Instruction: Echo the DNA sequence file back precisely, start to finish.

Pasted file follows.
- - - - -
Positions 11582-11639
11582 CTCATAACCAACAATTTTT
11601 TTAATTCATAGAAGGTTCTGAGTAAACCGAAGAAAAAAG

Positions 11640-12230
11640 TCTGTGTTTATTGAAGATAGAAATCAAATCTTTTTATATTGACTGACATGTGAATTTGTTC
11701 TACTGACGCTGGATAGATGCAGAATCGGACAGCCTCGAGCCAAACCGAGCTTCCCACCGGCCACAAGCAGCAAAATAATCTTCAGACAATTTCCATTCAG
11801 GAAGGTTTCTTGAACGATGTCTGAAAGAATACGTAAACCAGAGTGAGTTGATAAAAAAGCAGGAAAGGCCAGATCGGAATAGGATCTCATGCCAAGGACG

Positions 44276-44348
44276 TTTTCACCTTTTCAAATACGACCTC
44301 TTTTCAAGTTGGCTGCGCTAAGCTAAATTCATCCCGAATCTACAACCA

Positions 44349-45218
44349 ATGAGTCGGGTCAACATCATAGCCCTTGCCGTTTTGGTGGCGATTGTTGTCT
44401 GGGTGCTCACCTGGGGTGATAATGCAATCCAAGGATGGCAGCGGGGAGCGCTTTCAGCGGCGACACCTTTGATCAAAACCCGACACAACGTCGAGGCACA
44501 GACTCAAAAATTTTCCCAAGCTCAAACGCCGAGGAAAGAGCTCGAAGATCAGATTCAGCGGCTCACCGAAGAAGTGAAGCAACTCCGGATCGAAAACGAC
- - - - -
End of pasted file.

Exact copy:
Positions 11582-11639
11582 CTCATAACCAACAATTTTT
11601 TTAATTCATAGAAGGTTCTGAGTAAACCGAAGAAAAAAG

Positions 11640-12230
11640 TCTGTGTTTATTGAAGATAGAAATCAAATCTTTTTATATTGACTGACATGTGAATTTGTTC
11701 TACTGACGCTGGATAGATGCAGAATCGGACAGCCTCGAGCCAAACCGAGCTTCCCACCGGCCACAAGCAGCAAAATAATCTTCAGACAATTTCCATTCAG
11801 GAAGGTTTCTTGAACGATGTCTGAAAGAATACGTAAACCAGAGTGAGTTGATAAAAAAGCAGGAAAGGCCAGATCGGAATAGGATCTCATGCCAAGGACG

Positions 44276-44348
44276 TTTTCACCTTTTCAAATACGACCTC
44301 TTTTCAAGTTGGCTGCGCTAAGCTAAATTCATCCCGAATCTACAACCA

Positions 44349-45218
44349 ATGAGTCGGGTCAACATCATAGCCCTTGCCGTTTTGGTGGCGATTGTTGTCT
44401 GGGTGCTCACCTGGGGTGATAATGCAATCCAAGGATGGCAGCGGGGAGCGCTTTCAGCGGCGACACCTTTGATCAAAACCCGACACAACGTCGAGGCACA
44501 GACTCAAAAATTTTCCCAAGCTCAAACGCCGAGGAAAGAGCTCGAAGATCAGATTCAGCGGCTCACCGAAGAAGTGAAGCAACTCCGGATCGAAAACGAC